The great presumption in criminal justice
The Law is full of strange words and odd concepts, and that part of the Law called the administration of criminal justice contains the strangest paradoxes of all.
Everyone - judges, lawyers, private citizens - knows that a person, no matter what crime he is accused of committing, is presumed innocent until proven guilty. At the close of a criminal prosecution the judge reminds the jury of this basic concept.
Indeed, some judges tell the jurors not merely that a defendant is presumed innocent, but that he in fact is innocent unless and until the government establishes his guilt beyond a reasonable doubt.
Some judges even instruct the jury that the indictment - the document containing the formal charges - is nothing but a piece of paper, a bare accusation. Then, noting the inappropriateness of the smoke-fire syllogism, they direct the jurors to disregard the indictment entirely. Some judges do not even let the jury take the indictment to the jury room.
All this fully complies with the United States Constitution and the constitutions of all the states. It also happens to ignore an undoubted fact: Of every 100 indictments, defendants plead guilty to 85. Of course, the 15 cases that go to trial result in additional guilty verdicts. That does not bear on the present point, which is that in 85 percent of the cases, an accused defendant flatly admits his guilt without the need of a trial.
Does this mean that the chance of a given defendant's having committed the crime for which he is standing trial is 85 percent? Obviously not. But it does suggest that the accusatory authorities - the police, the district attorney, and the grand jury - are at the very least bringing to justice many people who are criminals.
A defendant who pleads not guilty is not necesarily insisting that he is innocent. He is merely saying: ''You have accused me of a crime. Now prove - beyond a reasonable doubt - that I committed it.''
The structure of our fundamental freedom rests upon the rightness of that position. A defendant who knows that he committed the crime is morally justified in forcing the government to establish his guilt without the slightest aid from him.
And yet if the public - at least those who serve on juries - knew the 85 percent figure, they would begin hearing the evidence feeling that the overwhelming majority of accused people are guilty and that the prosecutors are doing a reasonably good job.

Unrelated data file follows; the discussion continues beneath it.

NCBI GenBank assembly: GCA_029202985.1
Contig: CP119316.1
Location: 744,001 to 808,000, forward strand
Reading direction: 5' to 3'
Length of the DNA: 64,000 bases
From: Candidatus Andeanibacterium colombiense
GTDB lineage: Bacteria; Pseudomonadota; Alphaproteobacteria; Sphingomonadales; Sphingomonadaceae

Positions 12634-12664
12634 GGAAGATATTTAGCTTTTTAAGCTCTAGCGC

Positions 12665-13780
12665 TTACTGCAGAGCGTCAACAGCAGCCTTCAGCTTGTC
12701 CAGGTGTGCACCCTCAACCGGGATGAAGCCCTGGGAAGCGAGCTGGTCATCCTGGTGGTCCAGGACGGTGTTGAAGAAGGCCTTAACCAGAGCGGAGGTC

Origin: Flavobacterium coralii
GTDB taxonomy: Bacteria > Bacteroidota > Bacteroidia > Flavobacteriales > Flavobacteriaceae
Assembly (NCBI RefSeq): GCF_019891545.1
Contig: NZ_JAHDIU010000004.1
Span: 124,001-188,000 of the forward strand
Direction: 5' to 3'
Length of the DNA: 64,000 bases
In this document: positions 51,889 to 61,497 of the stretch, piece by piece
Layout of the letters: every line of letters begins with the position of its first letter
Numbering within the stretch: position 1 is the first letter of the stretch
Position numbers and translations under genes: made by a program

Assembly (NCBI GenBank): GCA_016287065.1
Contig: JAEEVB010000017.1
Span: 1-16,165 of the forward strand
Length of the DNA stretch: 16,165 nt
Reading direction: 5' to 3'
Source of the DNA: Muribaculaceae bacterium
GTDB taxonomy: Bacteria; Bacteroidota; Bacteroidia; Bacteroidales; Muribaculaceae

I am not at all suggesting the desirability of suppressing this information. Presumably, those district attorneys who have to stand for reelection would be happy to publicize it (particularly if their ''plea-percentage'' exceeds the norm).
But people generally believe that a defendant would not be in court unless he ''had reason to be there.'' As a recent poll shows, most people even believe that a defendant must prove his innocence.
If the plea record were fully understood, a court would have even greater difficulty than it does now in making sure that the burden of proof rests where the constitutions put it.
Consider the so-called affirmative defenses: self-defense, alibi, or insanity. In each, the defendant is not trying to prove something; he merely seeks to inject enough uncertainty to preclude the jury's finding him guilty beyond a reasonable doubt.
Yet the reality is different. A defendant who suggests that he was somewhere else at the time of the crime is really telling the jury that he will establish his whereabouts. The judge can emphasize as strongly as possible that the government must prove - beyond a resonable doubt - that the defendant was at the scene and that the defendant need prove nothing. Nonetheless, it is the defendant who calls witnesses to prove he was elsewhere. From that litigational fact alone the jury comes to feel that the defense bears the burden of proof.
The tendency to assume guilt is sometimes more subtle. Prosecutors, even judges, often refer to the person who reports a crime as ''the victim,'' instead of ''the complaining witness.'' Failure to recognize the distinction frequently makes it harder to remember that until the jury has spoken there is no victim, at least with respect to the defendant on trial.
When a defendant raises an alibi, will the jury hearing the government's chief witness repeatedly called the ''victim'' and knowing that 85 percent of indictments are in fact true be able to presume the accused's innocence? Or will the conclusion of guilt not await proof.